DSLR Video: Shoulder rig, steady-cam or stabiliser?

#1
I earn a bob or two on the side as a photographer but now I’m being asked to produce some videos for some of my clients, sadly not porn. I’ve been considering this for some time anyway so its not as big a jump as it might seem. Spent some time last year in a TV studio and on location learning some of the ropes as cameraman, sandman and post processing. As a photographer I have a DSLR rather than a cine camera. Similarly all my lenses are photo lenses. Cine lenses have some significant advantages for video but the prices for good ones (or a matching set) are not on the cards at the moment. In another sense I’m starting with a handicap in that my kit is Nikon, whereas a Canon or Panasonic photo camera might have been a better option for video as would a proper cine camera. Later, if the jobs keep coming in I might consider a cine system. (For straightforward photography the Nikon glass is excellent however I realise that others have other opinions. You makes your choice at some point and that’s what you tend to stick with.) That’s my starting point, now back to the title of the thread.

Given the nature of the work required turning up with a handheld shaky camera technique is not on. Up to now I’ve been filming from a tripod or a slider and these work well but have some limitations. That to my mind leaves me with three options; namely a shoulder rig, a steady-cam or a stabiliser rig. Here’s my list of pros and cons to date.

Steady-cam: These are reasonably priced and 200 or so pounds buys a decent handheld gamble mount. However balancing the system can be a real pig and doesn’t look too great when turning up at a client and then spending what seems like forever trying to get the thing to balance. Even moving the focus elements in a prime lens, or worse adjusting a zoom, are enough to shift the balance position and require it to be rebalanced. Focusing during filming isn’t possible.My camera plus lens weigh in a round 2kg to 2.5kg depending on the lens I use.

Stabiliser: Pricing is around 1500 to 2000 pounds and there essentially a steady cam with electronics for the stabilisation. Balancing, from what I’ve seen, doesn’t seem to involve quite so much faffing around which looks a lot better when the customer is paying a few grand for the end product. It does look more professional, is as steady as a rock in use but it also has limitations when it comes to changing things like focus, f-number or focal length.

Shoulder rig: They are expensive and can be from 200 to 4000 pounds for what’s a collection of rods and brackets. The cheap ones are cheap for a reason. So far there is a place in the middle which combines functionality with quality, robustness. I’ve sued one before with a TV camera so have a reasonable feeling for good operation which I can certainly improve on. Some people moan that they are heavy but I don’t see that as an issue. The stability they offer is better than handheld but not at the quality of a stabiliser or steady cam rig. Its possible to accurately adjust the focus but at the end of the day I should probably get myself a T-lens. Zoom isn’t easy but I can add any amount of monitors or batteries. They are intended for a cine cameras so a DSLR looks a bit odd but they’re functional. I can always replace the DSLR with something else later.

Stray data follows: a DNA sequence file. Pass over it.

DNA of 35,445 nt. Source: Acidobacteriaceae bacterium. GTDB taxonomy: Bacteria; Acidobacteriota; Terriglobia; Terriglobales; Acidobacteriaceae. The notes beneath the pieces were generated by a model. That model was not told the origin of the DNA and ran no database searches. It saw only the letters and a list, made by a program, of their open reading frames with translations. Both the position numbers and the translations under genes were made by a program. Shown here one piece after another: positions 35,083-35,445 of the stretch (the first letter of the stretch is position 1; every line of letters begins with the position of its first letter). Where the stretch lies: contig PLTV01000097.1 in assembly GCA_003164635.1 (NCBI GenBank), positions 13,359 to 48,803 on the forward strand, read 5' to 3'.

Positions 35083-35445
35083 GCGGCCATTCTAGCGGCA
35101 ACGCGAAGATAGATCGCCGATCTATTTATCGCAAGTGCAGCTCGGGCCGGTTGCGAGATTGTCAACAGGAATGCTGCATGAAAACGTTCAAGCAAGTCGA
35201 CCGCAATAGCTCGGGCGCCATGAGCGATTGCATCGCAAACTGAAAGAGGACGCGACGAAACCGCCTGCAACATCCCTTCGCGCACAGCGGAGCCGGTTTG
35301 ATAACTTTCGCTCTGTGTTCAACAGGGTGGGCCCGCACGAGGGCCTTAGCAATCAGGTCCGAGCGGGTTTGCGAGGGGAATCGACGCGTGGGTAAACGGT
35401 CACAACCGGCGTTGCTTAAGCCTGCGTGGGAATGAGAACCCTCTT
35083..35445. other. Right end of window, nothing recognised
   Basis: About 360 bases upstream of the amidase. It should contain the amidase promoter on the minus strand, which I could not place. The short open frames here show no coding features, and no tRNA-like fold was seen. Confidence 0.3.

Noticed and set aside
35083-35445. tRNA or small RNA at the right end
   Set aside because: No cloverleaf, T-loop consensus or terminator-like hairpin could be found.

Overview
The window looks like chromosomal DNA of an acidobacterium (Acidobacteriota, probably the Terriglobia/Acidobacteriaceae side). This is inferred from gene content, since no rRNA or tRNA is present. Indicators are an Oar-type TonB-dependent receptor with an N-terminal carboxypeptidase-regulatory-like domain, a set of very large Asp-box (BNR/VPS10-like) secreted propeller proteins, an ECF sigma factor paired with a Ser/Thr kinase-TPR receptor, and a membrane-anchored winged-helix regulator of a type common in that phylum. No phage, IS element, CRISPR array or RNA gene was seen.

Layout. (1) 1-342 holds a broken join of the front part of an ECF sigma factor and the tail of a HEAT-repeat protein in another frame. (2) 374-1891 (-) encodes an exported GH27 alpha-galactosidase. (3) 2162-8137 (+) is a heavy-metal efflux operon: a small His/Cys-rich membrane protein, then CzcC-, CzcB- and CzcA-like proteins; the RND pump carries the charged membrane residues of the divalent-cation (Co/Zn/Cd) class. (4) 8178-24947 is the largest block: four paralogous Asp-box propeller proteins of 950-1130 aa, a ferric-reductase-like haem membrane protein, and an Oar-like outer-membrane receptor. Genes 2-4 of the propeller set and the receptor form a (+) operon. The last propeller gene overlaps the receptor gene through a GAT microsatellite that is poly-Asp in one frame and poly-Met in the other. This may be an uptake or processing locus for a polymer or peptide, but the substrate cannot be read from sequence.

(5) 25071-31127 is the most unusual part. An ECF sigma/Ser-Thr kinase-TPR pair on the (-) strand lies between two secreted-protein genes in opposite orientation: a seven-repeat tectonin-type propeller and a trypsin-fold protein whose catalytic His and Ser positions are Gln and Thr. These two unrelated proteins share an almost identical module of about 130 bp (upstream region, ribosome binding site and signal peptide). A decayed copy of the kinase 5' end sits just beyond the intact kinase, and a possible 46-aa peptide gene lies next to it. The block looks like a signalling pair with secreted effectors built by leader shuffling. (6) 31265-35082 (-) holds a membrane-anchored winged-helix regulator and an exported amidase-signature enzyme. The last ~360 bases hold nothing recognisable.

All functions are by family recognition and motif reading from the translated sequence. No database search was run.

If anybody is still reading and hasn't given up the will to live I’d be keen to hear of any experiences with the above as well as possible recommendations?

Why a DSLR? Shooting video means that the electronics that make my photo camera what it is generally all have to be switched off or dialed out. What’s left is the dynamic range of the sensor. That’s on a par or sometimes better than a cine camera at 3 to 4 times the price. Add a good photo lens and the potential is a cheap (relative to cine) high quality system but everything is back to manual. I have considered second hand and leasing but neither options have offered anything which would make sense. A GoPro or a handicam are not options.
 
#2
So what do you want to do that you can't do from a tripod? If it's tracking shots, how about adding a dolly to the tripod?
 
#3
I've been doing home videos with a DSLR since 2014, when I bought a Canon 70D. I can't justify the cost of a video camera because I mainly 'do' videos of the flying displays at air shows once or twice a year. I started off with the camera mounted on a tripod but the results were pathetic. I used a Manfrotto tripod and pan-and-tilt head but I'm not good enough to pan/tilt fast enough. I now use a monopod for 'static' videos and an old telephoto shoulder rest (which I bought in Germany in 1976) for flying displays. The shoulder rest is the only way that I can pan fast enough to keep up with the aircraft.

IMG_1409.jpg


The shoulder rest looks totally 'naff' and might not impress a client, but it's cheap.